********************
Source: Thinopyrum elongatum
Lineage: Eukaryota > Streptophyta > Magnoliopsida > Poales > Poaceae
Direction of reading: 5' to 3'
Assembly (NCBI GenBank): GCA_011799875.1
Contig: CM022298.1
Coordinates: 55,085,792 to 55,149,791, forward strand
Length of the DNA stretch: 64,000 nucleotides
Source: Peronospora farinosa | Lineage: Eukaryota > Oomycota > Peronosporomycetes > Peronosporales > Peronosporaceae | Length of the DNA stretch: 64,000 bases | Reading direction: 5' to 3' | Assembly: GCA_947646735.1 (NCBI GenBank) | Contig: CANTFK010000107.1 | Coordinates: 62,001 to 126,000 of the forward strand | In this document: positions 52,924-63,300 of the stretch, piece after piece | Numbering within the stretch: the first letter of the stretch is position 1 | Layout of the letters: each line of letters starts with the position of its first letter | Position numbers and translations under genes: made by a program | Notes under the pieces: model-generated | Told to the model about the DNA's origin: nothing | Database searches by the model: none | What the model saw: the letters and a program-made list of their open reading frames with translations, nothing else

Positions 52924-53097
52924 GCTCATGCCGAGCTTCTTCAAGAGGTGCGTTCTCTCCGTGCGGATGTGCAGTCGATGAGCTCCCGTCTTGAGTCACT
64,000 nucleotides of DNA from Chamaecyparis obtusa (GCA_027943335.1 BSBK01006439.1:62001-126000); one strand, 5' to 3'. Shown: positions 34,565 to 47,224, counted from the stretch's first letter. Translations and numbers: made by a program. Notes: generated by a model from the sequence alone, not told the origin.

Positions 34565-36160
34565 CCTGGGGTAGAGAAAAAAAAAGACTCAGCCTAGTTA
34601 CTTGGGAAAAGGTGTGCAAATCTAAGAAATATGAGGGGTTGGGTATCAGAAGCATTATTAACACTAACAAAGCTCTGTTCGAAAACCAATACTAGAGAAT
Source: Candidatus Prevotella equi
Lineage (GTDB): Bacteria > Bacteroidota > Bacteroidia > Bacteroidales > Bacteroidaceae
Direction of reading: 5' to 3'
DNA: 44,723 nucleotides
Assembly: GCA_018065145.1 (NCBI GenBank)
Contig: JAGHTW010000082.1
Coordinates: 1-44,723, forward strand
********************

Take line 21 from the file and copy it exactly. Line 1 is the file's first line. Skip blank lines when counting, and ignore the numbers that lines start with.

Coordinates: 1-44,723, forward strand